This week, I am so excited to interview my good friend and professional triathlete, Robin Pomeroy. I met Robin many years ago when she first started triathlon. She has since developed into an amazing triathlete. What makes Robin so impressive is that she juggles her training while fueling gluten-free. Robin was diagnosed with celiac in 2004. Here are her thoughts on living, training and competing gluten-free and what she thinks about the whole "gluten-free diet" fad.
First, tell me about yourself.
I aspire to take triathlon to the highest level I am capable of. I have a background in competitive swimming, bike racing, and running. I enjoy putting all three sports together now to compete in triathlon. I love the Olympic distance race, but have started racing the half distance this year as well. The two distances are unique and very different to train for, but I enjoy both.
I continue to work as well, and absolutely enjoy my career outside of racing. It is hard to juggle the demands of work and triathlon sometimes, but it keeps me continuously occupied. I thrive on a busy schedule; however, it’s important to keep a healthy balance of everything.
2015 marks my first year competing as a professional. I have launched a website, so you can follow me here: www.robinpomeroy.com, or at either of my social media accounts: Facebook or Twitter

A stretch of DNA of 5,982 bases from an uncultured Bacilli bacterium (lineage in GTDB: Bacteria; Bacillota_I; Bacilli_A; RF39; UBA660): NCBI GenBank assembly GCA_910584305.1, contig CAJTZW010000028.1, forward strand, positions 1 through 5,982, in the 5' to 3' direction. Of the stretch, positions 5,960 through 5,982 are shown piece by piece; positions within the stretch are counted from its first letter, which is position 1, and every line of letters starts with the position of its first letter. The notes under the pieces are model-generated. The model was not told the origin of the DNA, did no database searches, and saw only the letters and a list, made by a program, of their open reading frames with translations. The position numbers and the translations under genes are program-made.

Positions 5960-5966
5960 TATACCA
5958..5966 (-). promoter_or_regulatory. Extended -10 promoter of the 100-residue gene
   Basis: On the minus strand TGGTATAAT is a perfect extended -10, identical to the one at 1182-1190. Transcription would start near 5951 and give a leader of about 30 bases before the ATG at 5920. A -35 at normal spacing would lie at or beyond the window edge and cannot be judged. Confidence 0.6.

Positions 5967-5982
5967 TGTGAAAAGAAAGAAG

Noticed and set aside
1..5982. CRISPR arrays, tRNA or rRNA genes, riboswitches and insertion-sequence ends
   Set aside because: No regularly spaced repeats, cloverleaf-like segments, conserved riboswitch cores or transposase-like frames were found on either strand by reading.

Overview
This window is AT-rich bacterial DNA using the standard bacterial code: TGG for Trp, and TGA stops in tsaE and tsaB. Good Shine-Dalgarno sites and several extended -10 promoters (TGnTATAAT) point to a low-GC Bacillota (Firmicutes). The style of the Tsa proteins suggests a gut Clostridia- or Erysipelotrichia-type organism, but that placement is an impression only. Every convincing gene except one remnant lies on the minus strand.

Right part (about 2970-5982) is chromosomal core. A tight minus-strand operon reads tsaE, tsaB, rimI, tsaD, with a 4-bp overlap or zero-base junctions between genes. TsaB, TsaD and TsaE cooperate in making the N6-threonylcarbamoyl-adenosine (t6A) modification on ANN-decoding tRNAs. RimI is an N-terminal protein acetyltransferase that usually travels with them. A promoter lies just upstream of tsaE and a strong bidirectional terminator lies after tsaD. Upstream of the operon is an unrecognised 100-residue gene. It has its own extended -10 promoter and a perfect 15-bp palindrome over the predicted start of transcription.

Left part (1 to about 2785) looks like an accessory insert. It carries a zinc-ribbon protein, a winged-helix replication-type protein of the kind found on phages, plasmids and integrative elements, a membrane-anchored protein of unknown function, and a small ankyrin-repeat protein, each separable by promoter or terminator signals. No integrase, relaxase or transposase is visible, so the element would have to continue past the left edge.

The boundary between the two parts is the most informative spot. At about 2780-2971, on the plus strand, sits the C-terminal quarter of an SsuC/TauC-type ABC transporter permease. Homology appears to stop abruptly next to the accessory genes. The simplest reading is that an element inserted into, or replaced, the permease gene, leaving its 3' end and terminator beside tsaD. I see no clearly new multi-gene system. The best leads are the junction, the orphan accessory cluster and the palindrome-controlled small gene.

Tell me a little about how you were first diagnosed with celiac?
I found out I had Celiac about 10 years ago in 2004/2005. I was a serious high school and collegiate runner who suffered a femoral neck stress fracture that was 80% of the way across the bone - almost causing me to have a hip replacement. Thankfully, it was caught and I had an emergency surgery to pin it up. About a year later, I fractured the other femoral neck, but did not need surgery for this one. Between these fractures, I had blood work and other tests done that revealed some major deficiencies. I was anemic, amenorrheic, osteopenic, and low in many other vitamins and minerals. The combination of these deficiencies and the serious fracture(s) I had led my primary care doctor to refer me to a gastroenterologist, who in turn wanted to test for Celiac Disease. I am thankful that my doctors were insightful enough to test for Celiac Disease because it was not as commonly diagnosed in the U.S. back in 2004.